PipeChat Digest #1690 - Tuesday, December 5, 2000
 
Re: I have had it! HYMNS
  by "Noel Jones, A.A.G.O." <gedeckt@usit.net>
Re: A Dynamic Duo
  by "Shirley" <pnst@earthlink.net>
Re: I have had it!
  by <Puppydawgbreath@cs.com>
I have had it!
  by "Maynard Cuppy" <cuppy.maynard@mcleodusa.net>
Re: A Dynamic Duo
  by <JKVDP@aol.com>
RE: A Dynamic Duo
  by "Randy Terry" <randyterry@laumc.org>
Re: Fw: I have had it!
  by <Innkawgneeto@webtv.net>
Re: A Dynamic Duo
  by "Shirley" <pnst@earthlink.net>
RE: A Dynamic Duo
  by "Shirley" <pnst@earthlink.net>
Re: A Dynamic Duo
  by <Innkawgneeto@webtv.net>
Re: I have had it!
  by <LLWheels@aol.com>
Re: A Dynamic Duo
  by "Shirley" <pnst@earthlink.net>
Re: A Dynamic Duo
  by "Jim" <bald1@prodigy.net>
Re: I have had it!
  by <Puppydawgbreath@cs.com>
Re: Jobs
  by <p.wilson2@juno.com>
Re: I have had it!
  by <DRAWKNOB@aol.com>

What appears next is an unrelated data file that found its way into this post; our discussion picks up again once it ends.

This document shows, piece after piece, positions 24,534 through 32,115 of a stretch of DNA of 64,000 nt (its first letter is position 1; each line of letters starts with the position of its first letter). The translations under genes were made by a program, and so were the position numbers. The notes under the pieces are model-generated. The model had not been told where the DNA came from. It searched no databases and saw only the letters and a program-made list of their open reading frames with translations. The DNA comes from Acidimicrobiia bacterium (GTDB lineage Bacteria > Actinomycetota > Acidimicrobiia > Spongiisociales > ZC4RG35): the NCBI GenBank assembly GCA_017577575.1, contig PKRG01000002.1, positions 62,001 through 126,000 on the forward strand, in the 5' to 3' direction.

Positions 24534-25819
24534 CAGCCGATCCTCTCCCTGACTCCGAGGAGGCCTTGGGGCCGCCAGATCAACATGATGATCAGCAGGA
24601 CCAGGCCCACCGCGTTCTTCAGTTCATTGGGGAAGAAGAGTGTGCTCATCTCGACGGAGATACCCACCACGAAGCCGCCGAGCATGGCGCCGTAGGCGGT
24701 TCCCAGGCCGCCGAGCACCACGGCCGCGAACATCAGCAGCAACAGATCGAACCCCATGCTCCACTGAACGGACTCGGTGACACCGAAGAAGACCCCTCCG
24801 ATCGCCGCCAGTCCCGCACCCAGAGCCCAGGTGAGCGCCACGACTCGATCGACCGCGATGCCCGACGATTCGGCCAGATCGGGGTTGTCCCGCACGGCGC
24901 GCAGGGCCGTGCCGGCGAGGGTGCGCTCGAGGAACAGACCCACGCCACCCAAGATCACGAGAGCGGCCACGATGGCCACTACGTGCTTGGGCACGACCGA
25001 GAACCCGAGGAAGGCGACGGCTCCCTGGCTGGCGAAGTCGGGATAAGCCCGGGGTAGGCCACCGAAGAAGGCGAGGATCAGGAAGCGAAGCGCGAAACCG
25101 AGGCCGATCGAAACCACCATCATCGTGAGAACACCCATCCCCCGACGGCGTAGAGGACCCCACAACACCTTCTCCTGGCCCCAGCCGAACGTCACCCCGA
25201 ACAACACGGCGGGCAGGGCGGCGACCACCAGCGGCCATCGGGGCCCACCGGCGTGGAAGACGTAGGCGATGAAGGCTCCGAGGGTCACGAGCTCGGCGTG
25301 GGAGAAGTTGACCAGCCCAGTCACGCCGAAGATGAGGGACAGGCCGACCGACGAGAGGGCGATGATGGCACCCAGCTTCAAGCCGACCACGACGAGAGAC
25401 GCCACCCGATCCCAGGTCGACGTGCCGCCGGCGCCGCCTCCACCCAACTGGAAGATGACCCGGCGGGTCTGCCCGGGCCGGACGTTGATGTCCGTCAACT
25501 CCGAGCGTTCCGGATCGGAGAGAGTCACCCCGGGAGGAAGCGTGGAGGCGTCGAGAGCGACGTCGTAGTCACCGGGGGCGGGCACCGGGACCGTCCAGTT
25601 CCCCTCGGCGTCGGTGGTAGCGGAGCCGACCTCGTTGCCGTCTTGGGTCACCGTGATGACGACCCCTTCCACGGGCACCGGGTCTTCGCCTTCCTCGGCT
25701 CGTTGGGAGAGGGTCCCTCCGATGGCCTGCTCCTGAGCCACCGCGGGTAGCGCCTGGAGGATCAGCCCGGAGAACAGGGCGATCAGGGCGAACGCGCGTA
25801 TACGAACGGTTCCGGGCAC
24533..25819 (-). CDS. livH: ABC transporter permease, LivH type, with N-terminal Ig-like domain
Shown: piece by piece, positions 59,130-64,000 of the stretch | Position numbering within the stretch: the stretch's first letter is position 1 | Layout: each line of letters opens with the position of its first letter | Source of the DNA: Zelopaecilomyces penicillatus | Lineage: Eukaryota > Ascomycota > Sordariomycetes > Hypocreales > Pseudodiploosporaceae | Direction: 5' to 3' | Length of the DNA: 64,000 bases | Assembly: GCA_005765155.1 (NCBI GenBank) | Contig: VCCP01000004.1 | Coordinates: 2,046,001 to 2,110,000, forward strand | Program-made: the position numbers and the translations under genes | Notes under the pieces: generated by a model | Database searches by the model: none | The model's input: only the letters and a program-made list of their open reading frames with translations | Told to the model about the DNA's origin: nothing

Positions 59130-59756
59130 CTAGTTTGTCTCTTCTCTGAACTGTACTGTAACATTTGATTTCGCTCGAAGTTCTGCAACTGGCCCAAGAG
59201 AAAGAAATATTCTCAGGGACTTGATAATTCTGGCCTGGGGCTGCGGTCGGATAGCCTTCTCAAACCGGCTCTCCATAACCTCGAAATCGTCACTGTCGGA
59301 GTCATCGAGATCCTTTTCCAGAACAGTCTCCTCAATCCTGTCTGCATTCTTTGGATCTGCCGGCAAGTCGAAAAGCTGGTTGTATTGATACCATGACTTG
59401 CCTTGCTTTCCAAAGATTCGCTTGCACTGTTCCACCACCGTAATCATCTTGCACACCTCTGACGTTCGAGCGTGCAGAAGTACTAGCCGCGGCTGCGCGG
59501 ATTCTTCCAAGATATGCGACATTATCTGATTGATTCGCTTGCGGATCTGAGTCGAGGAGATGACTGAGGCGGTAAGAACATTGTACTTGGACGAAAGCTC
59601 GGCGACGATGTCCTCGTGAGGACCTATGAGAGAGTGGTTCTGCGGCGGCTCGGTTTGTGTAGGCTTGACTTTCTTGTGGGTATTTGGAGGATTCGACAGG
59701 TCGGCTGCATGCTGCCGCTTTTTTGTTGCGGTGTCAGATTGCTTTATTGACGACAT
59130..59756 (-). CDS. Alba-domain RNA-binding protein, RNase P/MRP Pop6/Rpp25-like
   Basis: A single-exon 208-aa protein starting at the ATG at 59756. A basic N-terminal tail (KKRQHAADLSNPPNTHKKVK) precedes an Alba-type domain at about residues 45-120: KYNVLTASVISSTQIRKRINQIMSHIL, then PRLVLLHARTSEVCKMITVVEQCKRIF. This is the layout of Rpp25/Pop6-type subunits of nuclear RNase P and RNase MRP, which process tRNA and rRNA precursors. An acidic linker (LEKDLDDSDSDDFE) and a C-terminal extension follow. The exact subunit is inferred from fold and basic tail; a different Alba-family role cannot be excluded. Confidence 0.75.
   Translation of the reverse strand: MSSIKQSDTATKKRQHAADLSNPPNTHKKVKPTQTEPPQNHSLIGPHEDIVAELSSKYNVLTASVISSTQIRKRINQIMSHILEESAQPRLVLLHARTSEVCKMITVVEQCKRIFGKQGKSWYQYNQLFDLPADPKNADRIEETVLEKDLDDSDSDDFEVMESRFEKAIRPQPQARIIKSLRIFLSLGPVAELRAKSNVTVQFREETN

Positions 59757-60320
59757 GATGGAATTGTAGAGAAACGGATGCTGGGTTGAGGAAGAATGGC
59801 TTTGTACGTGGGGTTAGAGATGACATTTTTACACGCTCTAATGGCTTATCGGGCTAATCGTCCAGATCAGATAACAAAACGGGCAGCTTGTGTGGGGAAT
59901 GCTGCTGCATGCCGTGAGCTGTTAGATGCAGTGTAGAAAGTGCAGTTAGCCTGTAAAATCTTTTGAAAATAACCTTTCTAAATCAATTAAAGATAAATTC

(back) Subject: Re: I have had it! HYMNS From: "Noel Jones, A.A.G.O." <gedeckt@usit.net> Date: Mon, 04 Dec 2000 17:16:25 -0500   I've got to agree with John. As long as the choir has had a refresher run or an introductory run through the hymn and they can sing it, introducing the hymn as a new or resurrected hymn from the pulpit is the kiss of death. Change, new hymns?   Warning people about new or not-real-familiar hymns can have the unwanted intent of not-so-subtly informing them that they are considered unable to read music and unable sing along with the organ and choir.   What did the churches in England and Germany do in the recent past when the majority of the congregation could not read or write? > > They should know these hymns... they have been singing them every Advent = for > the last 50 years.... However, they're not sung as often (by virtue of = their > nature) as many other hymns. > > John > Noel Jones, AAGO ~~~~~~~~~~~~~~~~~~~~~~~~~~~~ Moderator, rodgersorgan@egroups.com www.frogmusic.com/rodgersorgan.html